Julian Talbot Pring was born in London on the 28th of October 1913. He graduated in European languages at Oxford in 1936 and then obtained a teaching diploma. Apparently he first envisaged a career as a schoolmaster, but he instead became absorbed into Daniel Jones’s Department of Phonetics at University College London. With the outbreak of the Second World War he took part in the English teaching work organised by the British Council in successively the Balkans, Greece and Egypt in so doing joining a succession of University-College-trained phoneticians including David Abercrombie, Peter MacCarthy and Roger Kingdon. He was hurried back from Cairo from his Royal Air Force post at the urgent request of Professor Daniel Jones for whom he then resumed teaching at UCL before the end of the 1944/45 session. He was appointed Reader in Phonetics in 1964.
His interest in English as a foreign language remained throughout his career resulting in two modest but admirable little books. The first was Colloquial English Pronunciation (Longmans 1959) a concise 83 pages which curiously showed approval of one or two very old-fashioned usages such as often rhyming with orphan and lord distinguished from laud by having a diphthong — features of his own pronunciation. The other was a joint work with Cologne university anglicist Rudolf Germer, A New English Phonetic Reader (Lensing, Dortmund 1962, 64pp). This incorporated a successful handling of intonation matters with its simple but effective indications of pitch features.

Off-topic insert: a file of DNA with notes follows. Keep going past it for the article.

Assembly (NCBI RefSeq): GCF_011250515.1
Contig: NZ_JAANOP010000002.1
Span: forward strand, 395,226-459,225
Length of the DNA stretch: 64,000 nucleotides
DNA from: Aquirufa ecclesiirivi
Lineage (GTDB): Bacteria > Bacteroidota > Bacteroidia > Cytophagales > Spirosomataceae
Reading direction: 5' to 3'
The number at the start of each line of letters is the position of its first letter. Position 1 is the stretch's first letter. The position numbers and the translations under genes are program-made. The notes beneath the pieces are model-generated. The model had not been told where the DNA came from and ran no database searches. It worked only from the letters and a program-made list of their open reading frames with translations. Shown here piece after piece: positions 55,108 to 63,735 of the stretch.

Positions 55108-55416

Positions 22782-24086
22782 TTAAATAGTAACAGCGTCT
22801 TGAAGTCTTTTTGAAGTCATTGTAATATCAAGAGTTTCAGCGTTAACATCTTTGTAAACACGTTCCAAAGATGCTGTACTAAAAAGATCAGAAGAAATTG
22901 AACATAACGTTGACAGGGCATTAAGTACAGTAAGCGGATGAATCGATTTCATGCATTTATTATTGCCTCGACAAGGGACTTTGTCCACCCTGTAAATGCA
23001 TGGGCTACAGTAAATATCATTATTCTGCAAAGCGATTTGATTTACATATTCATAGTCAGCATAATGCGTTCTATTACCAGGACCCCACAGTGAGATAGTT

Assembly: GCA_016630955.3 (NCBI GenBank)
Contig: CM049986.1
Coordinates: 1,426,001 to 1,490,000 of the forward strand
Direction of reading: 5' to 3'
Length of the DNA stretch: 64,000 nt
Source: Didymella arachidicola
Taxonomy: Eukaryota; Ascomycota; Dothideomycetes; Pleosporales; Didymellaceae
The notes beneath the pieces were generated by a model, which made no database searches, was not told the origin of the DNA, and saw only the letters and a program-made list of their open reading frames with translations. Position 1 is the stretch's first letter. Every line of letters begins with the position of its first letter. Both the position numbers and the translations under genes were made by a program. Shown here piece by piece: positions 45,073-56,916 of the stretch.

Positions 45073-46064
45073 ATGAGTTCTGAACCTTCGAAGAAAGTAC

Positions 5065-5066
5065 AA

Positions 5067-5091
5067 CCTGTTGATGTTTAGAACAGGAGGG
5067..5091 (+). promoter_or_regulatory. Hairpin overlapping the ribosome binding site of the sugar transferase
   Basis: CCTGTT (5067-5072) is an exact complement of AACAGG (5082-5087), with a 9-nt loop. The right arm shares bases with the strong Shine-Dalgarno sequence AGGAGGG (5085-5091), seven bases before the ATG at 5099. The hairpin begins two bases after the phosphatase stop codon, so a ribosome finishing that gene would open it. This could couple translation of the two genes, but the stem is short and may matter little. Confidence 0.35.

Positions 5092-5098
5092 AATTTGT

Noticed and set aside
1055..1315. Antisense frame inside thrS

His quite numerous contributions to the IPA periodical Le Maître Phonétique were also mostly EFL orientated though exceptions included a Specimen of the Dialect of Naples in 1950 and a 1955 review of a book by Simon C. Boyanus on Russian pronunciation. The last of them (1976 pp 92-5) was a slightly waspish attack on those who were becoming increasingly inclined to take the view that EFL learners’ use of “intrusive” /r/ had no need to be discouraged. He had strong views on what should be considered “standard” English usages, on matters like English spelling which he insisted it was “wrong to deplore” and he declared that “unless the description of a language can be used to facilitate the learning of it, it is not, in my opinion worth having”.
Although his interests encompassed a wide range of European languages, his chief writings were on modern Greek and its pronunciation, beginning in 1950 with his Grammar of Modern Greek on a Phonetic Basis and culminating in his admirable Oxford Dictionary of Modern Greek (1982) a standard work which has steadily remained in print.
He stayed in the UCL department throughout his whole career except for the academic session 1967-8 which he spent in the USA as a visiting professor at the West Washington State College. Otherwise he would only undertake the occasional lecturing engagement for the British Council. One of these was to Norway where he was particularly appreciated.
He was a fastidious and reserved person always conservatively dressed. He was very well liked by his colleagues and students. Those from abroad often found that he struck them as their idea of the perfect English gentleman. While working at UCL he lived with his charming Greek wife Eleni in some style in an elegant Knightsbridge flat which enabled him to be more hospitable than most of his colleagues who lived far less centrally. In retirement they made their home in Athens where she also died only a few days after him.